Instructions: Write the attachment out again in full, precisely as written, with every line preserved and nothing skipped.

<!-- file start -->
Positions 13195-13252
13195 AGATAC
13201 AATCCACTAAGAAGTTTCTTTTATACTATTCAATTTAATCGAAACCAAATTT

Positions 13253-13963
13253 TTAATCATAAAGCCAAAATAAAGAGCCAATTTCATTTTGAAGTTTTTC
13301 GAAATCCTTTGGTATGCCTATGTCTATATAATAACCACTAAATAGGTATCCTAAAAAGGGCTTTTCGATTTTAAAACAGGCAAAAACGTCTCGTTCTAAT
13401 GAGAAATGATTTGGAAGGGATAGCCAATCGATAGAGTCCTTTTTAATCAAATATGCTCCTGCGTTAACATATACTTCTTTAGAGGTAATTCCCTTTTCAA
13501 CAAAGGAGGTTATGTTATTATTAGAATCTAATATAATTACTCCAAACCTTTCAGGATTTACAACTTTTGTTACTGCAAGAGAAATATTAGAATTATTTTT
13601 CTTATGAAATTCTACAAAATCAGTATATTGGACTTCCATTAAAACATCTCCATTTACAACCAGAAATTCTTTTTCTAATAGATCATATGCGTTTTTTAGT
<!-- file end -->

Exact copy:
Positions 13195-13252
13195 AGATAC
13201 AATCCACTAAGAAGTTTCTTTTATACTATTCAATTTAATCGAAACCAAATTT

Positions 13253-13963
13253 TTAATCATAAAGCCAAAATAAAGAGCCAATTTCATTTTGAAGTTTTTC
13301 GAAATCCTTTGGTATGCCTATGTCTATATAATAACCACTAAATAGGTATCCTAAAAAGGGCTTTTCGATTTTAAAACAGGCAAAAACGTCTCGTTCTAAT
13401 GAGAAATGATTTGGAAGGGATAGCCAATCGATAGAGTCCTTTTTAATCAAATATGCTCCTGCGTTAACATATACTTCTTTAGAGGTAATTCCCTTTTCAA
13501 CAAAGGAGGTTATGTTATTATTAGAATCTAATATAATTACTCCAAACCTTTCAGGATTTACAACTTTTGTTACTGCAAGAGAAATATTAGAATTATTTTT
13601 CTTATGAAATTCTACAAAATCAGTATATTGGACTTCCATTAAAACATCTCCATTTACAACCAGAAATTCTTTTTCTAATAGATCATATGCGTTTTTTAGT